Seven eerily lifelike robot maneuvers that will have you eyeing the off switch
Advances in robotics are a constant, but every now and then the ingenuity of researchers crystallizes in lifelike maneuvers that are as awe-inspiring as they are terrifying. Here we take a look at seven recent examples that will do the sleeping habits of those fearing a robotic apocalypse more harm than good.
It won't surprise the folks who follow this space closely that the handiwork of Boston Dynamics features quite prominently here. But also making appearances are machines from MIT a high-flying robotic trapeze artist and a humanoid delivery man. Let's dive in, while we still can.
MIT's robotic Cheetah makes the leap
First out of the blocks is MIT's bounding robotic Cheetah, which in 2015 gained the ability to detect and leap over obstacles in its path. The quadrupedal robot uses an onboard LIDAR system to monitor laser reflections and map its terrain, and then an algorithm to calculate the force needed from its electric motors and clear hurdles. It can even adjust its stride if need be. Skip to 1:00 below to see it clear a series of obstacles. Might be time to build a taller front fence.
MIT's Mini Cheetah does backflips
MIT's Mini Cheetah might be the smaller sidekick to the robot described above, but it has a few tricks up its sleeve that could see it steal a share of the spotlight. Among those are gracefully executed backflips, which the researchers say made it the first four-legged robot to perform such a feat when it was first shown off in March this year. Check it out at the very start of the video below.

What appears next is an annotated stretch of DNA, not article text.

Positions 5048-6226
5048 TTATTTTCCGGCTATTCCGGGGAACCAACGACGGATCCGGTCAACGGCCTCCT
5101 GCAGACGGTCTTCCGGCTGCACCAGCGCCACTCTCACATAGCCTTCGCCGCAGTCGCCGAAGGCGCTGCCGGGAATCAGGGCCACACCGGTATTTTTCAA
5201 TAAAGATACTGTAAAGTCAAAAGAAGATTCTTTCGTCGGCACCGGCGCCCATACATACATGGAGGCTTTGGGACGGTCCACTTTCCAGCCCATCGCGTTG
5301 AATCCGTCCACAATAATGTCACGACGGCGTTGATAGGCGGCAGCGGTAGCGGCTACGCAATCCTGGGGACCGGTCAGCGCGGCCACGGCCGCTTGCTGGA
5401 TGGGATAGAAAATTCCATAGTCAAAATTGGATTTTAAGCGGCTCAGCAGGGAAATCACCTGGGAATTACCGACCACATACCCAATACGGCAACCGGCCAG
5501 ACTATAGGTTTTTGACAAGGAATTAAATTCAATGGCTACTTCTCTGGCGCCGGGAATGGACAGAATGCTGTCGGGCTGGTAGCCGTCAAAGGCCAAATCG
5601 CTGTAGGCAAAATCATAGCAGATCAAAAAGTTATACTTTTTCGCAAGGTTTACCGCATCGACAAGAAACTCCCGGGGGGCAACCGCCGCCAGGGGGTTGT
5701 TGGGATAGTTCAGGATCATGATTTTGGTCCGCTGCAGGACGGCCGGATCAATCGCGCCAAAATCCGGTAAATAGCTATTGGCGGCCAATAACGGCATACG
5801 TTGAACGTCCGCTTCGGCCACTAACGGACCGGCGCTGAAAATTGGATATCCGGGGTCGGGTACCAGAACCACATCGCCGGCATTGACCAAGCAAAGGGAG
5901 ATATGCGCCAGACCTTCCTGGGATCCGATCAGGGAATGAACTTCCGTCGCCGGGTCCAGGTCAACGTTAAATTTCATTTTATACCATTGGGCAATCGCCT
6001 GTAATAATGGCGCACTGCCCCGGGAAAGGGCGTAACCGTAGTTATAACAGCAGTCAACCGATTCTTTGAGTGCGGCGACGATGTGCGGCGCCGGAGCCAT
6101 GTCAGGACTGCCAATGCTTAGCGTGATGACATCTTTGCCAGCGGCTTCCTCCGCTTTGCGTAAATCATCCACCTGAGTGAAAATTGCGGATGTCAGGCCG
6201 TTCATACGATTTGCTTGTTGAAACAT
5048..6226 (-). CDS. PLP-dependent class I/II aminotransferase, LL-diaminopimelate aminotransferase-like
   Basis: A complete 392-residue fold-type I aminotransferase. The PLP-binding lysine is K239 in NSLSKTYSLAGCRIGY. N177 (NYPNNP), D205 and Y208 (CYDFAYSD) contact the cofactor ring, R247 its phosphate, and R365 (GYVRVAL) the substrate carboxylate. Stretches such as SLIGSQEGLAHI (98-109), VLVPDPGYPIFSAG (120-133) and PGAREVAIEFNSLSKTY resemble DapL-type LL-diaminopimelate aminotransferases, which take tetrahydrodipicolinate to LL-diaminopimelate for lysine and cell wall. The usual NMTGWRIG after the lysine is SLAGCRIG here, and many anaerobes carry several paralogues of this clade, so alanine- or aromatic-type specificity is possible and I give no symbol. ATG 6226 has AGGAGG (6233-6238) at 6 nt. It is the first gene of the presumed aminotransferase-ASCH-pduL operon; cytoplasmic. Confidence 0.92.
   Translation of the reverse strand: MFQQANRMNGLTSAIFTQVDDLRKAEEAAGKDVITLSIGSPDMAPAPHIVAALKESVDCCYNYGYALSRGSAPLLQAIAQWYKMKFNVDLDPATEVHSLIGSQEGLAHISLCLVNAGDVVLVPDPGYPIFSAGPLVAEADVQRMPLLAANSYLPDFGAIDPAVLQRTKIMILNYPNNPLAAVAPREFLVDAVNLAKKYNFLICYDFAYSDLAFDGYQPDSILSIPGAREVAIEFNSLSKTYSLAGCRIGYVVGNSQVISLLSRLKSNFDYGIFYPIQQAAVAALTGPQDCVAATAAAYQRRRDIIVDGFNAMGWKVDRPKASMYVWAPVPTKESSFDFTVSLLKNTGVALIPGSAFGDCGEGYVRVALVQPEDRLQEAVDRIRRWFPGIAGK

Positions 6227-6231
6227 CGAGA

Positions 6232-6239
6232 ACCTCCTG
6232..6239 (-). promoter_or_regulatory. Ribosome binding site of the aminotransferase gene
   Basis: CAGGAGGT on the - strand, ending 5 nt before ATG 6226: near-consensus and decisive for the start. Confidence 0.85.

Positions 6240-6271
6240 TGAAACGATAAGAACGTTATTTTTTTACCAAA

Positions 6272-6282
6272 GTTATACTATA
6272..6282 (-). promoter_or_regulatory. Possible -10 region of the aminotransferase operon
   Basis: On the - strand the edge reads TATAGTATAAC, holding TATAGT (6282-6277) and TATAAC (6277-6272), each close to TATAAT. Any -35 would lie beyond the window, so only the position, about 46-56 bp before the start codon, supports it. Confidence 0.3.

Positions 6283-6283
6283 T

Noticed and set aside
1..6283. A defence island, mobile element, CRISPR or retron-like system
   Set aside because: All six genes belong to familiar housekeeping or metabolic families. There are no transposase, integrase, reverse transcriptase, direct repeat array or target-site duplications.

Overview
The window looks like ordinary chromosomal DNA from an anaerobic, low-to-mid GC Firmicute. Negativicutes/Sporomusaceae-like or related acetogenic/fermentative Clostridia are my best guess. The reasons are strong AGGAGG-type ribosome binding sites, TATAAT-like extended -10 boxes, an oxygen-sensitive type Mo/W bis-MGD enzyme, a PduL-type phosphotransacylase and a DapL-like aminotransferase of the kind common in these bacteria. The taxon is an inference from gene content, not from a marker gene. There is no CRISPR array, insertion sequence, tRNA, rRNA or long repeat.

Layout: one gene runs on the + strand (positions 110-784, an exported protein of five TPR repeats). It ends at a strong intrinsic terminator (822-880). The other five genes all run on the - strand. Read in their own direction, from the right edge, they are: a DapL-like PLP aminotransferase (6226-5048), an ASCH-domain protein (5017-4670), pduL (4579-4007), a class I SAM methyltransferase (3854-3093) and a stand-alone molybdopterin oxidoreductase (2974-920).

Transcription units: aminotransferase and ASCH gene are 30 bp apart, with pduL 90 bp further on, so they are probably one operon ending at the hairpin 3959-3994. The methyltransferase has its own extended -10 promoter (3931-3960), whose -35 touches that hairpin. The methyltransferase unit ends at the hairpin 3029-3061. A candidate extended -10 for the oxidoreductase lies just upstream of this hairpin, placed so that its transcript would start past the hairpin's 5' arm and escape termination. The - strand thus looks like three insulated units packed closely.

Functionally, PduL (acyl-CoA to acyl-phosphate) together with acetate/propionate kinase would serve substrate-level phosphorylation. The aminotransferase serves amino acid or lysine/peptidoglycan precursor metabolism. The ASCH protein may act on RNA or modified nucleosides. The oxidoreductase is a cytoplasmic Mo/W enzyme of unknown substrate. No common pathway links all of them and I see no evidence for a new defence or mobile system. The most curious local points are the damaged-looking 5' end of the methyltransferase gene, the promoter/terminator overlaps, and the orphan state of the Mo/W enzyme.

When robots do gymnastics
If you think the balance demonstrated by the four-legged Mini Cheetah is impressive, then check out the antics of this two-legged humanoid. Boston Dynamics' Atlas robot had previously shown off some impressive capabilities, but it really got our attention in 2017 with a newfound ability to nail a perfect backflip. Check it out below. 10/10.
Run for your life
While acrobatics are cool, they perhaps don't instill the fear that a robot charging mercilessly after an unsighted victim might. This video from May last year shows the Atlas robot taking a casual jog through the woods, showing an ability to navigate uneven terrain and jump over logs. Is he in pursuit of fitness goals or blood? You decide.
Can I get a tow?
Who needs to call a truck when you've got 10 of Boston Dynamics SpotMinis on the job? In April this year, the company marked its move into commercial operations by showing a herd of its robotic dogs pulling a truck across a parking lot. An impressive show of power and robotic collaboration. Team work makes the dream work.
Being a stuntman is dangerous business, so why not employ a robot to do the job instead? This is the thinking behind Disney's Stuntronics humanoid robot. It can be flicked into the air like a trapeze artist and use a suite of sensors to tuck, roll, complete a couple of backflips before unfurling for the landing. It can also strike a superhero-like pose through the air. See its eerily human-like acrobatics below.
The last legs
There's a lot happening in the world of self-driving vehicles, including how they can streamline operations for courier companies. But what if every inch of the delivery process could be automated? This is the thinking behind a recent project from Ford and Agility Robotics, which led to a two-legged robot called Digit that would travel to a customer's address in a self-driving vehicle before hopping out to drop the package at the door. It can navigate obstacles, walk up and down stairs and even maintain balance if something bumps into it.